Darke County Center for the Arts’ annual residency by Missoula Children’s Theatre brought Lauren Butler and Brandon Alpert to our community for the first time last week; and they were impressed. “It’s beautiful here, the kids are really nice, Kitchen Aid Experience is awesome, and there’s so much we didn’t know about – like Annie Oakley and the Maid-Rite!” Lauren gushed. The acting/directing team had never traveled to Ohio prior to this summer, but like it so much that they might settle near Columbus when they’re done touring. But for now, travel is a vital contributor to the joy they feel in their jobs.
The young couple met while working for the Orlando Shakespeare Theatre in Florida. Brandon was born and raised in Palo Alto, California, about 40 minutes east of Los Angeles. Although his mother was an opera singer and his father a professional violinist, the handsome young man says that he never felt pushed into music, but that he just always loved to sing. While a middle-schooler, Brandon won a role in a community theatre production of Beauty and the Beast and “gave up on his dream of becoming a sports color commentator and never looked back.”
Lauren grew up in Newport, a small town in upstate New York, living in a home where there was “a lot of music” She started singing while in pre-school; her first role in a musical was as Meriwether Lewis’s dog in a local production of The Adventures of Lewis and Clark. Never possessing much athletic skill, Lauren says that she “appreciated the opportunity to do something I was good at,” and eventually completed her Master’s degree in acting.
While still an undergraduate, she toured with Missoula Children’s Theatre, and found it “an awesome experience” to which she hoped to return, a desire that was realized in May, 2013. “We get to perform, teach, and travel; it’s the coolest job ever!” the attractive blonde enthused. Prior to the summer tour with Rapunzel, Lauren and Brandon spent “a great year” taking MCT’s The Secret Garden to schools ranging geographically from California to Saskatchewan.
Although they both enjoy acting, they revealed that this job that they so love is not meant for people only looking to advance their acting careers. “With Missoula, your main job is to teach, to put the kids first,” Lauren explained. MCT uses a proven system based on the concept of “show and tell” to train the people chosen to represent the company throughout the country, a concept that the team then uses in its interaction with the youngsters under their charge. “Kids are capable of so much!” Brandon said. But the team must look for very clear guideposts while choosing a cast, factors indicating an individual’s fitness for a particular role, a role that must be perfected in demanding rehearsals designed to form a cohesive performance in less than a week.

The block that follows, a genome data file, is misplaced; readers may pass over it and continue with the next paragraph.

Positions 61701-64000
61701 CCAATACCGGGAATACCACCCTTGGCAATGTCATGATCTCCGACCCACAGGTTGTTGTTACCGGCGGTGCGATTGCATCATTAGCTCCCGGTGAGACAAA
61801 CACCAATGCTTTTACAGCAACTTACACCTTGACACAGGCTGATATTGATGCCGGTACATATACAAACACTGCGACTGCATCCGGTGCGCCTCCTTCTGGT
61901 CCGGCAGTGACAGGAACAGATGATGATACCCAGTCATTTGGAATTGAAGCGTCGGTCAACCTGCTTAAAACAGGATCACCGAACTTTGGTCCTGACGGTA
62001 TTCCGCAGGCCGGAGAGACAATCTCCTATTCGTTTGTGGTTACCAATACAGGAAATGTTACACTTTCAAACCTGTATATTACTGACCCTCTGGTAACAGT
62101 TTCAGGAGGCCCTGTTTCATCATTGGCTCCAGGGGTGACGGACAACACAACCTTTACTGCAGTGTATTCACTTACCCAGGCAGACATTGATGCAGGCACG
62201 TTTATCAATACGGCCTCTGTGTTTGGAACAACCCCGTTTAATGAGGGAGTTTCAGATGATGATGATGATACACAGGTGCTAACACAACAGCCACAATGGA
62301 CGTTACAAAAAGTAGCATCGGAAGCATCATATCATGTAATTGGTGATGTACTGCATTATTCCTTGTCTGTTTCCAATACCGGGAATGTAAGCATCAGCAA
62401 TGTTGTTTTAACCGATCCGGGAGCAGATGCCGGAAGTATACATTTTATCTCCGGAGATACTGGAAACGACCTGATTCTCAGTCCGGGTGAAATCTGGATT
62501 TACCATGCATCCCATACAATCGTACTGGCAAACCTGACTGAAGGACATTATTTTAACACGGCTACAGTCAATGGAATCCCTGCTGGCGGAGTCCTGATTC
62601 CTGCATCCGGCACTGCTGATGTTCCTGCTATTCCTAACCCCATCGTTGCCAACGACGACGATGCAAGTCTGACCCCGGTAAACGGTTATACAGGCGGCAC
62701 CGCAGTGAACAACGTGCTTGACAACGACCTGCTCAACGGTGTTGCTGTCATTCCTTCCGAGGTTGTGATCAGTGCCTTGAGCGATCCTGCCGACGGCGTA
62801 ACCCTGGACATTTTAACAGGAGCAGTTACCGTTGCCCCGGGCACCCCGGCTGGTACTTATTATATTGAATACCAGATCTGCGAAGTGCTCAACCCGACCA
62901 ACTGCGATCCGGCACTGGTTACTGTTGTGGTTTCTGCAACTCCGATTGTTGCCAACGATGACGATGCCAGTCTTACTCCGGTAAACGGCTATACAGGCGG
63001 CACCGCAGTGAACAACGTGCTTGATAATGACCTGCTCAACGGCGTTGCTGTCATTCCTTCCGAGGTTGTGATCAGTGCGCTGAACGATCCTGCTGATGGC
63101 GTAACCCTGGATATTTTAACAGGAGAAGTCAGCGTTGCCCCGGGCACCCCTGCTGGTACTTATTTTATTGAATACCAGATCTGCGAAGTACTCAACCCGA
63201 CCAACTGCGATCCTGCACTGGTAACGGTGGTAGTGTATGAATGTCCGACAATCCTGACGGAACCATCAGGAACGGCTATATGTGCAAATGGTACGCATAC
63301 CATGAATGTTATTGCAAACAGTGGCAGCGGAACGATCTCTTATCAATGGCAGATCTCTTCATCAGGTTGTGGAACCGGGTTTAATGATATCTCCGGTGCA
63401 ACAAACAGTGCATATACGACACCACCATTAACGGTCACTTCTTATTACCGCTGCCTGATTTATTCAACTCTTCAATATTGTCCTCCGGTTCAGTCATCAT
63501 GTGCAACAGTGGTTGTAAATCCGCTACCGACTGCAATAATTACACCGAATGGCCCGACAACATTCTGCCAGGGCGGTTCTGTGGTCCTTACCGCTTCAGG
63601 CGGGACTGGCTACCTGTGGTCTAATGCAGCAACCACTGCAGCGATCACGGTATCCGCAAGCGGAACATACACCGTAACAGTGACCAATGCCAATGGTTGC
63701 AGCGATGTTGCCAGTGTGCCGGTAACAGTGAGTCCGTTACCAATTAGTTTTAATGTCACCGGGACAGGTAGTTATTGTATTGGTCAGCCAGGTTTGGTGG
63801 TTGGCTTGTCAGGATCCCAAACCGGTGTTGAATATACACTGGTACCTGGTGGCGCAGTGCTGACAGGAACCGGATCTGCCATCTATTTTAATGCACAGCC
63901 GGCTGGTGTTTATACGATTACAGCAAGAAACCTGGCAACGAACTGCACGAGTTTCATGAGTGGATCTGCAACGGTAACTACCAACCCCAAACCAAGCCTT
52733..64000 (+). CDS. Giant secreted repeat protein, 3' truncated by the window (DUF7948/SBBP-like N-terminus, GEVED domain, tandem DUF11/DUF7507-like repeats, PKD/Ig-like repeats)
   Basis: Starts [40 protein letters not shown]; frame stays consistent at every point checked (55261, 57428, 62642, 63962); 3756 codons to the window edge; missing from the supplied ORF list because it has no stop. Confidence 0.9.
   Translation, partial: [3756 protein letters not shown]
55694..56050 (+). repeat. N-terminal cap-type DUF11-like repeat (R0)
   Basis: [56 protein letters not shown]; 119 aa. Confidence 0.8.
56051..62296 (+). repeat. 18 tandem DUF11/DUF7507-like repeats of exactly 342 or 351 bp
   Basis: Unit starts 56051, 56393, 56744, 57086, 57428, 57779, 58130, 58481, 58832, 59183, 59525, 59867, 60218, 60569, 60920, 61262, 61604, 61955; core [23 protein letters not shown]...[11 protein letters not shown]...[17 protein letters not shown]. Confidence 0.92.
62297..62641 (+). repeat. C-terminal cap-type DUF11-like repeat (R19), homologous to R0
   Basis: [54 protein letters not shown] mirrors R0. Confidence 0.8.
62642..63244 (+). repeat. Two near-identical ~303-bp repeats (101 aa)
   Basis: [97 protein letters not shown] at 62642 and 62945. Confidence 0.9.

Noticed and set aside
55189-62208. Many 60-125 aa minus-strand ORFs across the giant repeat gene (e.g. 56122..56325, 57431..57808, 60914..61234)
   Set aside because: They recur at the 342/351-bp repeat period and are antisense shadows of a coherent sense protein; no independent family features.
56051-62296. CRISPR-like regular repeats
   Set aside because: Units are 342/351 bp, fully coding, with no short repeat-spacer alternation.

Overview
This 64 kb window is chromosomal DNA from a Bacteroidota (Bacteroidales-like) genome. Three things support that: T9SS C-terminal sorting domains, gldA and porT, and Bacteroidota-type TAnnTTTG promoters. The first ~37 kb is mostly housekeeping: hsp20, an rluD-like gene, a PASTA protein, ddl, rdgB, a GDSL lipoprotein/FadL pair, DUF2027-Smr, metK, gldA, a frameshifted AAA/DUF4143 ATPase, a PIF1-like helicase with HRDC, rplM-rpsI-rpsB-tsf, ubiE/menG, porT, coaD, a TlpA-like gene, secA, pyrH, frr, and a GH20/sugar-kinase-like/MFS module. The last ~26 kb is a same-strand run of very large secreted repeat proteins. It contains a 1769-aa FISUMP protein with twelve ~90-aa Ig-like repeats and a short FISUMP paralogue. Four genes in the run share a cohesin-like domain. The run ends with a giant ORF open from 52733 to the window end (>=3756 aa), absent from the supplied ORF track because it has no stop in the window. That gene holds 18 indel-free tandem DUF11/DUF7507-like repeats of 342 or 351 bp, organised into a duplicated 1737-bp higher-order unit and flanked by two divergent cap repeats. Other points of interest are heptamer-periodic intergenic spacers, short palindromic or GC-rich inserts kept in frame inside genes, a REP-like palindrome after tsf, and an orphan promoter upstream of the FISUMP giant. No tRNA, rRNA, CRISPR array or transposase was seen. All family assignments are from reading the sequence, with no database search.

Rapunzel is a new show from MCT, never before performed in our region; and of course, the cleverly-scripted production has an overlying values-based theme. But Missoula Children’s Theatre provides more than a delightful and heartwarming show about treating others with kindness and respect. “Rapunzel is fun, full of bad puns and silly jokes, and throwing all sorts of fairy tale characters into the mix; but we’re really teaching kids how to accept responsibility, how to work as a team while maintaining your independence,” Lauren stated.
Brandon and Lauren believe that MCT’s benefits spread beyond the youngsters directly involved, affecting an entire community, “Getting people away from their screens to be in a play or to watch a play with other people provides a sense of community; everyone can benefit from enjoying a live performance,” Brandon said.
Missoula Children’s Theatre has once again benefitted our community by entertaining an appreciative audience with a show embracing traditional values while teaching participants self-confidence and self-control, enhancing self-images, improving interpersonal skills and sometimes even test scores. Or as MCT’s mission statement says it - by “teaching lifeskills through participation in the performing arts.”
Marilyn Delk is a Director of the Darke County Center for the Arts and can be reached at firstname.lastname@example.org. Viewpoints expressed in these opinion pieces are the work of the author. The Daily Advocate does not endorse these viewpoints or the independent activities of the author.